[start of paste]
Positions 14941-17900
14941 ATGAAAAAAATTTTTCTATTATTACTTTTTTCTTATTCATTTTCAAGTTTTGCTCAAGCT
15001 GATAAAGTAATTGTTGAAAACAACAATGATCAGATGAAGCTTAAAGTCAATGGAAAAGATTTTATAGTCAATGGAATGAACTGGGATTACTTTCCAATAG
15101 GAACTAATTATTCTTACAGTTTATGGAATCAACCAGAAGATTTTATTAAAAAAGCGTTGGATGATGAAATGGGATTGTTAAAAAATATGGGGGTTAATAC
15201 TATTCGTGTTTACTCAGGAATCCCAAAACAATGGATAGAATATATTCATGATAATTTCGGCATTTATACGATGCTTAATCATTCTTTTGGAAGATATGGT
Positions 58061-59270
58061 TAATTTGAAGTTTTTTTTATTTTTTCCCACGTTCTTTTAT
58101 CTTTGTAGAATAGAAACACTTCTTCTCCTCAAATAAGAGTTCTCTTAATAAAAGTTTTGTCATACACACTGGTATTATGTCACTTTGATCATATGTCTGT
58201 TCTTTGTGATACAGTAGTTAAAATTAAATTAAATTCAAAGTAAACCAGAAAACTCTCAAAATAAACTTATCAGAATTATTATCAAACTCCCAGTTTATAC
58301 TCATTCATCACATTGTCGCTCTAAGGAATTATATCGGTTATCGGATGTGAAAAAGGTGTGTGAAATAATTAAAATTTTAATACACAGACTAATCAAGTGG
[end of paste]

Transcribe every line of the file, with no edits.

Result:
Positions 14941-17900
14941 ATGAAAAAAATTTTTCTATTATTACTTTTTTCTTATTCATTTTCAAGTTTTGCTCAAGCT
15001 GATAAAGTAATTGTTGAAAACAACAATGATCAGATGAAGCTTAAAGTCAATGGAAAAGATTTTATAGTCAATGGAATGAACTGGGATTACTTTCCAATAG
15101 GAACTAATTATTCTTACAGTTTATGGAATCAACCAGAAGATTTTATTAAAAAAGCGTTGGATGATGAAATGGGATTGTTAAAAAATATGGGGGTTAATAC
15201 TATTCGTGTTTACTCAGGAATCCCAAAACAATGGATAGAATATATTCATGATAATTTCGGCATTTATACGATGCTTAATCATTCTTTTGGAAGATATGGT
Positions 58061-59270
58061 TAATTTGAAGTTTTTTTTATTTTTTCCCACGTTCTTTTAT
58101 CTTTGTAGAATAGAAACACTTCTTCTCCTCAAATAAGAGTTCTCTTAATAAAAGTTTTGTCATACACACTGGTATTATGTCACTTTGATCATATGTCTGT
58201 TCTTTGTGATACAGTAGTTAAAATTAAATTAAATTCAAAGTAAACCAGAAAACTCTCAAAATAAACTTATCAGAATTATTATCAAACTCCCAGTTTATAC
58301 TCATTCATCACATTGTCGCTCTAAGGAATTATATCGGTTATCGGATGTGAAAAAGGTGTGTGAAATAATTAAAATTTTAATACACAGACTAATCAAGTGG